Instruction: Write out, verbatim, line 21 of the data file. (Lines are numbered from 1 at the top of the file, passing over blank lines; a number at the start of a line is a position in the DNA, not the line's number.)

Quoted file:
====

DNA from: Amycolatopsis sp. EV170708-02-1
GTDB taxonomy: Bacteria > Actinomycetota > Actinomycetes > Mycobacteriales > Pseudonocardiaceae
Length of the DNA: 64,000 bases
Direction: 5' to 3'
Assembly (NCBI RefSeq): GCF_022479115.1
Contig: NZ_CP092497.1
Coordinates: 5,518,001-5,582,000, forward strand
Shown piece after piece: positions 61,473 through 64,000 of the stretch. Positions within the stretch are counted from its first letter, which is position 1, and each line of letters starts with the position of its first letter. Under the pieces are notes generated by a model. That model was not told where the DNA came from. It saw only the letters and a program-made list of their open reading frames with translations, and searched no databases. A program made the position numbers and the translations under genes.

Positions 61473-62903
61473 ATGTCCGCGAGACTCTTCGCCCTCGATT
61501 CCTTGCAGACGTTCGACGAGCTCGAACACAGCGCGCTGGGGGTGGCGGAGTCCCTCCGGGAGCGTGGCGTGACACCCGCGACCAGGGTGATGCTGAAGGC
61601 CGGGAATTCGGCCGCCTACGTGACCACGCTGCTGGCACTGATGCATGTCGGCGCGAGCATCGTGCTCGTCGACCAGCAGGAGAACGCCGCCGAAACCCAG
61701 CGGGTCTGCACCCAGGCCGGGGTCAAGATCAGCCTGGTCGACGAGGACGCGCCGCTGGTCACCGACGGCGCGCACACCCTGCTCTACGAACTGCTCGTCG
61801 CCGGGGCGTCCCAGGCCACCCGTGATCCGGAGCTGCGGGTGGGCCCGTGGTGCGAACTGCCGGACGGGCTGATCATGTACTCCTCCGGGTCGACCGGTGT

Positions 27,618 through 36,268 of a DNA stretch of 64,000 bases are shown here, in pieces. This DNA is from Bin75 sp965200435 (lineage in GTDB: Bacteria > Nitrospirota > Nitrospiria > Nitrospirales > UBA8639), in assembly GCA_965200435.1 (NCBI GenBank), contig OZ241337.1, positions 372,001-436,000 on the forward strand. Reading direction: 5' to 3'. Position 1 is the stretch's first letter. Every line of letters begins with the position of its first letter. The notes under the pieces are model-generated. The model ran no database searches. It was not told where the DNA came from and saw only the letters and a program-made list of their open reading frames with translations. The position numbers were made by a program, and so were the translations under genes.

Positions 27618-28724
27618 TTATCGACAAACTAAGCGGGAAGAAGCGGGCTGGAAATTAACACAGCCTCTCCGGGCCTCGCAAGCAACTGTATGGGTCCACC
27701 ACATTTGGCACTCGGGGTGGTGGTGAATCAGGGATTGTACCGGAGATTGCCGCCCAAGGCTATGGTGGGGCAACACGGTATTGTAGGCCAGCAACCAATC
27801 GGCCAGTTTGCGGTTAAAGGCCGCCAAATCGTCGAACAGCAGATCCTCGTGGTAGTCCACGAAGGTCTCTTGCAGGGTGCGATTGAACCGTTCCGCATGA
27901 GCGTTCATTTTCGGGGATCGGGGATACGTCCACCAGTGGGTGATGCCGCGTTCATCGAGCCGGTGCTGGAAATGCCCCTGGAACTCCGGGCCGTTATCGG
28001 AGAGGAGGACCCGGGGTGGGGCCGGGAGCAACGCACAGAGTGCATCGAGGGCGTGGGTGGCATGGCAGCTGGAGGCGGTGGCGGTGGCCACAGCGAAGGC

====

28001 AGAGGAGGACCCGGGGTGGGGCCGGGAGCAACGCACAGAGTGCATCGAGGGCGTGGGTGGCATGGCAGCTGGAGGCGGTGGCGGTGGCCACAGCGAAGGC